Regional School Unit 9 board meetings have taken place virtually over Zoom with recent participant numbers exceeding 180 as more staff and parents take a vested interest in the board’s decisions. Andrea Swiedom/Franklin Journal

FARMINGTON — Mt. Blue senior Alejandro Snell joined the Regional School Unit 9 board of directors as a student representative last November. He thought it would be a unique way to serve the Mt. Blue community that had been so welcoming since his transfer from middle school in Strong.

“I have a relatively strong connection to the student body,” Snell said. “I know a lot of people, and a lot of people know me. So even though I am not technically a part of a ton of cliques, I feel that I have a decent understanding of what the ideas of the student body are … as much as one single person can understand 800 people.” 

Snell joined the board at a particularly tumultuous time as members were hashing out a budget for the 2020-21 school year, teacher contracts were expiring, and the unforeseeable coronavirus pandemic would cause school to switch to emergency remote learning in the spring.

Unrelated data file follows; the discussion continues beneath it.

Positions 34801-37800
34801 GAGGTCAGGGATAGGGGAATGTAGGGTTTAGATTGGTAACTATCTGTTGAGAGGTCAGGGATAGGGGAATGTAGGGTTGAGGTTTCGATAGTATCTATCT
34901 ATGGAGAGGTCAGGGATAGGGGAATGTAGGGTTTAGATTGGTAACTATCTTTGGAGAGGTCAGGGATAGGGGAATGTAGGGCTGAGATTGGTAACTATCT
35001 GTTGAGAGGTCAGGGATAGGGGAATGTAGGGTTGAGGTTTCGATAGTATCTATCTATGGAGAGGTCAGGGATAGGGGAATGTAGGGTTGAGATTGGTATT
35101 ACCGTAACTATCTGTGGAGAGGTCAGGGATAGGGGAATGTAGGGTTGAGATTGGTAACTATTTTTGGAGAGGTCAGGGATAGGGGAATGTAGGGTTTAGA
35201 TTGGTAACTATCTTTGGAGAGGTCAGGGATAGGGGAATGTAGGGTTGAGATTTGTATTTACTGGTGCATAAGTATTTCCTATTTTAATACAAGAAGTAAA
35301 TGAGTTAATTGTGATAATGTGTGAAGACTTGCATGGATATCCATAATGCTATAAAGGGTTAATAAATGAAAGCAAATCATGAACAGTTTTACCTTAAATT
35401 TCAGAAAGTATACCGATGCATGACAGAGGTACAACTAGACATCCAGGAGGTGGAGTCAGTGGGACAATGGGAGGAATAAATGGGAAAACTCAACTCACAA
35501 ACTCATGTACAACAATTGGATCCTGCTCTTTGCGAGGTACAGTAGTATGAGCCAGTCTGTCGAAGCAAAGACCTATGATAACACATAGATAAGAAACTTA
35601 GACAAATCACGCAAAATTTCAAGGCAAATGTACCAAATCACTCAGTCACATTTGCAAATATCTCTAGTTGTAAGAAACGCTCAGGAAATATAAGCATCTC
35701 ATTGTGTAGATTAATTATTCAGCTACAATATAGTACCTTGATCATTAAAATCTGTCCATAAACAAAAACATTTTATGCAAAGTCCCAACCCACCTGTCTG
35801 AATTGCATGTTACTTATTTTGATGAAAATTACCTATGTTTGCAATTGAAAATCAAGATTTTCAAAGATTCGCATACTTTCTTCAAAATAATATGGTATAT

Despite the challenging moment to join the board, Snell said he got no preparation beyond bimonthly agendas and a few handshakes from board members.

As a student representative, Snell was barred from executive sessions but he could voice his opinion and ask questions during public meetings and cast a non-counting vote.

“Our vote would not have any power, but it would show an opinion,” he said.


Snell expressed considerable intimidation to voice his opinion at board meetings, partly due to his age and inexperience and lack of preparation, and partly due to the board’s seemingly more vested interest of tackling issues solely with a financial lens.